One of the key things that investors would ask entrepreneurs is a financial model. Typically, as a company moves from seed to series A and B, the importance of the financial model to the investors increases. It is my strong personal belief that a financial model is a must have for any venture. First and foremost for the management team itself. And secondly for sharing with potential investors. It depicts the way the management thinks about the business and it can reveal the flows of the business model.
Guestblog by Nick Kalliagkopoulos
Many people believe that building a financial model is not within the core skills an entrepreneur must possess. I disagree. Understanding the basic principles of finance is of outmost importance if you want to lead a business. And being able to put this in a simple, clean way in an Excel file is a matter of always delivering good quality.
Lets forget about financial models for a minute and think about computer code. How often are you frustrated when browsing at someone else’s code – looking like spaghetti code? Or a code without any comments, with bad indentation and extremely large functions? Good developers are writing code that can be easily extended by another developer, is pleasant to read and has minimal dependencies.
As a growth stage investor, I receive and review quite a few financial models each month. Quite often I am also frustrated when browsing at these models. Think of a financial model as a very dummy program. As such, it also has some principles for keeping it clean. A messy financial model is a signal for either a messy entrepreneur or someone who does not care enough.
Below you can find some best practices of creating a good financial model. See it as the equivalent of clean computer code to financials.
1. Before you actually start building the model, spend some time and think through the logic of the model’s structure. It should be simple and easy to follow.
2. Create an instructions tab. Show the model structure in a simple graph. Define abbreviations and special terms used in the model.
3. Don’t use too many tabs. Avoid using hidden tabs, as it can be quite confusing for the reader. I would suggest trying to keep the model under 10 tabs. Give every tab a sensible naming.
4. Separate the model inputs and assumptions from the model outputs. This makes things easier to follow and understand.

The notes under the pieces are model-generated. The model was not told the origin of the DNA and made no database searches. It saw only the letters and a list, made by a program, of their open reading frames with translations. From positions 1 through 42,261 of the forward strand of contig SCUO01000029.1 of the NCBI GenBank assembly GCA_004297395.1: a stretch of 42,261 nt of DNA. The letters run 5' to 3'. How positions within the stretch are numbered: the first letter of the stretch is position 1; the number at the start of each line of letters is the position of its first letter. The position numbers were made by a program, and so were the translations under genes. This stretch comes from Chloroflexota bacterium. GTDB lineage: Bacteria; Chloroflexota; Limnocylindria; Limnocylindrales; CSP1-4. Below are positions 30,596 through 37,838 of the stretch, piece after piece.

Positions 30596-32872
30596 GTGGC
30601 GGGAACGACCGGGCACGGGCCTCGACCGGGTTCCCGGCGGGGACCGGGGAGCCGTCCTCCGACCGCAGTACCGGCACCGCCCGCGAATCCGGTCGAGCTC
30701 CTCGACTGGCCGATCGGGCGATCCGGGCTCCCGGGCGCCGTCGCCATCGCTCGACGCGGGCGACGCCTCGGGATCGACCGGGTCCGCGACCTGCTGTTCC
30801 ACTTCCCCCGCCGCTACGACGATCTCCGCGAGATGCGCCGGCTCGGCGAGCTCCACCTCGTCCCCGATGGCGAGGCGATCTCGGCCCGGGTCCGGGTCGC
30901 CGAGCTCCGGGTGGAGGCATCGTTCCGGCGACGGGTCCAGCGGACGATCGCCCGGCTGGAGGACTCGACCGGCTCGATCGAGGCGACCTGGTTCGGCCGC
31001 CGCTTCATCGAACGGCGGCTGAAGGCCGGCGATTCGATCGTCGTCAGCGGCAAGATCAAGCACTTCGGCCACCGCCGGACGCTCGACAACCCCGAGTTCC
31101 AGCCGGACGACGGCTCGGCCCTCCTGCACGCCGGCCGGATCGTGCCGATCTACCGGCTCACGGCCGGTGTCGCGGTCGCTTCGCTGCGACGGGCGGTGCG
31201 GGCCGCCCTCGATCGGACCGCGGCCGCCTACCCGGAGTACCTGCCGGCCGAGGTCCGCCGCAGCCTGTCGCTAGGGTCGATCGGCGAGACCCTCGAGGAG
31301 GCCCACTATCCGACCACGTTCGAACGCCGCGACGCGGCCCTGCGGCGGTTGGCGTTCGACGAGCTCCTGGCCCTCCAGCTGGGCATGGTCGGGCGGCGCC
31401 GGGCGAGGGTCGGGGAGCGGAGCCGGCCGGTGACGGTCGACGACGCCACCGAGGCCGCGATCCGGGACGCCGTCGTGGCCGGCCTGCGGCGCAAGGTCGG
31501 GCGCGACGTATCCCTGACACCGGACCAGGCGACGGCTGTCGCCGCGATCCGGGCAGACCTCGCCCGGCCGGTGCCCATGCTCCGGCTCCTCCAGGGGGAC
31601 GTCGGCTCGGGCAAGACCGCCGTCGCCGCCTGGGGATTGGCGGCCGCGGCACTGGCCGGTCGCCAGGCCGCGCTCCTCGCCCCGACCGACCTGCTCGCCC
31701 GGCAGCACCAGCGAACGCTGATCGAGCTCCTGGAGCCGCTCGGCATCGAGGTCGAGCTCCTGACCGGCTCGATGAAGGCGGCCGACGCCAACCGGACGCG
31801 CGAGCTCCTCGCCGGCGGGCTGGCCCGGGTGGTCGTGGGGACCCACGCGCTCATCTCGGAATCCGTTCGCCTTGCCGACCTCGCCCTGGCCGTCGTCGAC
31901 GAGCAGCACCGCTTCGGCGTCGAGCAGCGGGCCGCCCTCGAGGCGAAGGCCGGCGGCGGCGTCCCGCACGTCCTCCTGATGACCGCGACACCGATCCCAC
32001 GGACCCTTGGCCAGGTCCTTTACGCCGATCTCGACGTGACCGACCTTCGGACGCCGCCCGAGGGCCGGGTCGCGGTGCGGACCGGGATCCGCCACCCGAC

As every business is different from each other, every financial model is also different. There is no universal solution. Nevertheless, I would suggest working alongside this proposed structure.
Format & formulas
5. NEVER use hard coded numbers in formulas. I cannot even emphasize how important this is. Having hard coded numbers in formulas makes a model hard to follow, but even more importantly, it makes it vulnerable to mistakes.
6. Use color coding in cells and tabs. Especially important is to clearly indicate the input cells by a visible color coding. An example would be to have all hard coded inputs with blue font in a specific background.
7. Be consistent. Consistency is important, both in format and in the formulas.
8. Make calculations easy to follow. Don’t use huge formulas, inheriting data from many different cells. Instead bring the data in an easy to follow way in the tab you need to use them.
9. The main output of the financial model should definitely be the financial statements and statistics. In order to make your model stand out I would suggest to also include the key KPIs. This is important, not only for your investors, but for the entrepreneurs themselves. Depending on the business show MRR, churn or any relevant KPI.
10. Include a sensitivity analysis. See how changing key assumptions impacts the model’s outputs.
Building good financial models is something investment bankers do very well. Financial analysts learn about these principles on day 1. Thus, you can always engage an advisor to build the model for you. But I believe that especially for early stage businesses, the process of building the model can be very educating for an entrepreneur. But as you can see, it doesn’t have to be that hard. All of the above mentioned tips are nothing more than the equivalent of clean code for a financial model.
This blog was written by Nick Kalliagkopoulos, VC at Prime Ventures. It originally appeared on the VEECEE blog.
Main image by Amit Agarwal